San Francisco's new $60 million Museum of Modern Art is a remarkable and authoritative building that is tough to love and impossible not to admire. Architect Mario Botta's response to the helter- skelter American urban environment is a great clenched fist of a building.
Dominating the eastern flank of a major urban-renewal project, Yerba Buena Center, the privately financed museum establishes its territory with a fortresslike presence. A protective, rusticated red-brick cloak wraps around three tiers of windowless blocks. Horizontal friezes of brick armor encompass the museum's massive rectangular base.
Centering this unsentimental building, a cylindrical oculus, banded in white and black granite, rises with its skylight focused above and away from the cityscape. Designed to bring natural light into the central interior courtyard, the oculus provides the identifiable feature of the museum's exterior, and rescues the building from starkness. It is emblematic of Mr. Botta's building that the primary source of natural light is also the central metaphor for his design.
The public entrance is both problematic and revealing. On either side of the main doors, a cafe and bookstore are logically sited - each welcoming to the visitor and obvious in their revenue-generating roles. But these are ancillary activities of the museum. For all that Botta has spoken about the museum as a gathering place, ``a receptacle for a collective consciousness,'' the cafe and bookstore face the street and have little connection to the interior piazza.
The actual entrance is spare and unwelcoming. A low black overhang, stainless- steel-clad side doors with ungenerous windows, and a central stainless-steel revolving door, confront the visitor just steps away from busy traffic. The reflective quality of highly polished steel creates a distorted image for anyone approaching. There is no place to linger. Visitors must enter the narrow revolving door alone.
Botta's humanity is only revealed inside the building. The central atrium is an extraordinary space, rising 135 feet, suffused with limitless vertical light, holding the visitor in immediate thrall. This is a radiant place, ecclesiastic both in its architecture and in its light, in what is built and what is left to the air. What Botta has accomplished here reminds one of a great actor whose silences are as commanding as the words he speaks. And it is Botta's resolution of structure, light, and space that has created a masterpiece for San Francisco's Museum of Modern Art.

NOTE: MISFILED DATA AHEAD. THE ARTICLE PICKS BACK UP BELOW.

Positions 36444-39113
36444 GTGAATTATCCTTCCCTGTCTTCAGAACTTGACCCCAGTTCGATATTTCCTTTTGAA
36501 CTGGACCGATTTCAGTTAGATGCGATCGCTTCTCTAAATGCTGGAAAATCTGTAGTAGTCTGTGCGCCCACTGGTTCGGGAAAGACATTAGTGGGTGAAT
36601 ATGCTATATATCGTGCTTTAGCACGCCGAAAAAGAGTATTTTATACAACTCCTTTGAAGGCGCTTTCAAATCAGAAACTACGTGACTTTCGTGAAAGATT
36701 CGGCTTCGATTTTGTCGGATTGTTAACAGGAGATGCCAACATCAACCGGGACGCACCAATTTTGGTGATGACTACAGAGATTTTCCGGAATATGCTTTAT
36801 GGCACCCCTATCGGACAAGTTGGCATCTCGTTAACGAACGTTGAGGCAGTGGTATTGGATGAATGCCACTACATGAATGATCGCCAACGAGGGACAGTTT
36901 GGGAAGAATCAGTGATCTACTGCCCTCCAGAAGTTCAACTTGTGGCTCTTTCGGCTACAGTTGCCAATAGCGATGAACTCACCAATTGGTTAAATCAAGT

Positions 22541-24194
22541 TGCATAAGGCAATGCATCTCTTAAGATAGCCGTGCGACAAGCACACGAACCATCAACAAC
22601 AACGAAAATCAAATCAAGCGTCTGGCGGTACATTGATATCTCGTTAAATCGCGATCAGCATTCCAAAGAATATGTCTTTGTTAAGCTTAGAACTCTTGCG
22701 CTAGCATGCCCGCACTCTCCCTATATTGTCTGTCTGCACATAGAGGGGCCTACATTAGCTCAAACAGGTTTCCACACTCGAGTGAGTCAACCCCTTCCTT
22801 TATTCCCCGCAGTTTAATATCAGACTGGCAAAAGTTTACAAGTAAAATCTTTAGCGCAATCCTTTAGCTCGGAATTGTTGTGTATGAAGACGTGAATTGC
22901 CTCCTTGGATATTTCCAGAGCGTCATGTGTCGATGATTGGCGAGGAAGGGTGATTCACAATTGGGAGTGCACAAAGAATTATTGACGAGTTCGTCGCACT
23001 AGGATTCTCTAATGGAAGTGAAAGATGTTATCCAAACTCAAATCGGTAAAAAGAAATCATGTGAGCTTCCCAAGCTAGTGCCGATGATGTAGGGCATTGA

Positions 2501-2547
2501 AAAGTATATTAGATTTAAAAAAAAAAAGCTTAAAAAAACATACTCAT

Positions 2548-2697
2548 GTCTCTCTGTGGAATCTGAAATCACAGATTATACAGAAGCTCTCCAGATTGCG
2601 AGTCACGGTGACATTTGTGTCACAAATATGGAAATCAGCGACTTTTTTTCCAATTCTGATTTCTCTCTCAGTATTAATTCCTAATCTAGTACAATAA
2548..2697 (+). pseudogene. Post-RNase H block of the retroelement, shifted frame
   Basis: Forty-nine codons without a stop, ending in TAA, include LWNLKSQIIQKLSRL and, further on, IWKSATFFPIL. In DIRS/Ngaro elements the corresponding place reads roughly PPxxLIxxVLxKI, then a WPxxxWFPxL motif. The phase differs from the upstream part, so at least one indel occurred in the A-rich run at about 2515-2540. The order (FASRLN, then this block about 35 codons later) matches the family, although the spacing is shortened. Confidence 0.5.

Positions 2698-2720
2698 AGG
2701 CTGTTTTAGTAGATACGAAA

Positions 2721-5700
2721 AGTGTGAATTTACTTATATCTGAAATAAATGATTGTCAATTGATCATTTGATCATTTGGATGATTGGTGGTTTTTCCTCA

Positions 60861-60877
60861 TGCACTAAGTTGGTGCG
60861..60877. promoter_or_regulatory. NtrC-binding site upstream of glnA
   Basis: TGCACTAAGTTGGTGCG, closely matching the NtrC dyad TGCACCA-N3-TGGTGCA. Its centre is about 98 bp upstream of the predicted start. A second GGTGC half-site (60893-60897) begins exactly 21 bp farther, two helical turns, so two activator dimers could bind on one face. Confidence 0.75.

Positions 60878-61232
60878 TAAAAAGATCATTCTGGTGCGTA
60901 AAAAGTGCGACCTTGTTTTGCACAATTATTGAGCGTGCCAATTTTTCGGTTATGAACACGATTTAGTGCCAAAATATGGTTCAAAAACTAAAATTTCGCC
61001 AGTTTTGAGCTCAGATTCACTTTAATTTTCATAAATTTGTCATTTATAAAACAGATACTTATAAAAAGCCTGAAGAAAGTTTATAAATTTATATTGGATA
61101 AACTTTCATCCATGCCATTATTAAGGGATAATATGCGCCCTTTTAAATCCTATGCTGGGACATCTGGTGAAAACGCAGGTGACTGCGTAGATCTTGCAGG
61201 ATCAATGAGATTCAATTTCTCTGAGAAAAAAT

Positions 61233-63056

A sanctuary from the outside world, the museum's emotional focus revolves around the central shaft of light. Botta's masterly handling of geometric form creates a graceful progression through space. That the journey leads heavenward is in absolute harmony with Botta's concept of museum as cathedral.
A grand staircase holds court on the eastern side of the atrium. Continuing bands of black granite frame a massive but low portal to the staircase. The refined and raw granite treatment continues up the core of the staircase. For all of its drama, the staircase is narrow, the granite stairs are rough and somehow humble. The journey into the galleries begins in a solitary walk rather than a grand parade.
As one moves through the museum, slowly spiralling upward, the manner in which the galleries are separated from general traffic provides an orientation to the anchor of light. It is a calm and meditative journey in Botta's reverential space.
The galleries along the perimeter are topped by deceptively simple skylights consisting of glass gables with metal-panel bases perforated at an angle, permitting only northern light to enter the double- curved plastic lenses. Botta has written, ``I like the thought that the artworks on display will be viewed through the `real light' of the city. With filters and veils, you can control and modulate light through skylights, thereby offering optimum conditions while also leaving the walls completely available as expository surfaces.''
The interior galleries, featuring daylight-sensitive photography and works on paper, have indirect artificial light emanating from fixtures designed by Botta.
Galleries are conservative and traditional, except for their size and flexibility. The sheer amount of space is breathtaking. Combined with the purity of the surroundings, there exists a peacefulness in the galleries, even when viewing defiant, often deliberately difficult and disturbing works of art. The galleries project a feeling of timelessness.
In the continual progression upward, the viewer's perspective is changed by the windows. Many are tiny, slit-like openings, framing exquisite miniature glimpses of the city and sky. Other windows create much larger portraits, often affecting works installed in front of them. Richard Serra's ``House of Cards'' appears to rest under the luminous moon of a Union 76 sign; a string of Bay Bridge lights becomes soft stars in the winter fog.
At the final clerestory reach of the journey, one can enter the cylindrical light of the oculus. A suspended bridge, 75 feet above the atrium floor, spans the diameter of light, allowing visitors to walk across. Breaking the spell at the moment it should be most exalted, the bridge violates the mysticism Botta has so carefully created.
* The museum opened Jan. 18.